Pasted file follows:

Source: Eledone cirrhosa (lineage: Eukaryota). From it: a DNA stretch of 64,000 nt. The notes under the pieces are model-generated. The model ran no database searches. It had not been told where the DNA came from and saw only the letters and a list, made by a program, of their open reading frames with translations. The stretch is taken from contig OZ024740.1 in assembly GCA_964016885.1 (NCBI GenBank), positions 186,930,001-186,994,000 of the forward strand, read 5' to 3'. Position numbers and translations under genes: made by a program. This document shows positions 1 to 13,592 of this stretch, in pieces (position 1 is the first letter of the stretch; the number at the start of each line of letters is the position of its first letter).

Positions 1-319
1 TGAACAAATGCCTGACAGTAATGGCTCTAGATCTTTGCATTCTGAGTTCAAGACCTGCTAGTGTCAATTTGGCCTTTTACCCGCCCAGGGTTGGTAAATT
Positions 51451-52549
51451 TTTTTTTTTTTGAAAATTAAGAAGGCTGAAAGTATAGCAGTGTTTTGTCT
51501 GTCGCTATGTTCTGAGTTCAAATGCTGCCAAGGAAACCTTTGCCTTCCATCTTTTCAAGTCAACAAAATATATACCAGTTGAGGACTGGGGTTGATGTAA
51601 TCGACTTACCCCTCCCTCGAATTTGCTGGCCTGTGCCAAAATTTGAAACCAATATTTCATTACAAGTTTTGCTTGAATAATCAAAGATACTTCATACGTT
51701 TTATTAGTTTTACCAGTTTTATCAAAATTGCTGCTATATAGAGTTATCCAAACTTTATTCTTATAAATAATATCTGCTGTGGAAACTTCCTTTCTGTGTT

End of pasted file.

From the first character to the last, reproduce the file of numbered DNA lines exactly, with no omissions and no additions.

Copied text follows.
Source: Eledone cirrhosa (lineage: Eukaryota). From it: a DNA stretch of 64,000 nt. The notes under the pieces are model-generated. The model ran no database searches. It had not been told where the DNA came from and saw only the letters and a list, made by a program, of their open reading frames with translations. The stretch is taken from contig OZ024740.1 in assembly GCA_964016885.1 (NCBI GenBank), positions 186,930,001-186,994,000 of the forward strand, read 5' to 3'. Position numbers and translations under genes: made by a program. This document shows positions 1 to 13,592 of this stretch, in pieces (position 1 is the first letter of the stretch; the number at the start of each line of letters is the position of its first letter).

Positions 1-319
1 TGAACAAATGCCTGACAGTAATGGCTCTAGATCTTTGCATTCTGAGTTCAAGACCTGCTAGTGTCAATTTGGCCTTTTACCCGCCCAGGGTTGGTAAATT
Positions 51451-52549
51451 TTTTTTTTTTTGAAAATTAAGAAGGCTGAAAGTATAGCAGTGTTTTGTCT
51501 GTCGCTATGTTCTGAGTTCAAATGCTGCCAAGGAAACCTTTGCCTTCCATCTTTTCAAGTCAACAAAATATATACCAGTTGAGGACTGGGGTTGATGTAA
51601 TCGACTTACCCCTCCCTCGAATTTGCTGGCCTGTGCCAAAATTTGAAACCAATATTTCATTACAAGTTTTGCTTGAATAATCAAAGATACTTCATACGTT
51701 TTATTAGTTTTACCAGTTTTATCAAAATTGCTGCTATATAGAGTTATCCAAACTTTATTCTTATAAATAATATCTGCTGTGGAAACTTCCTTTCTGTGTT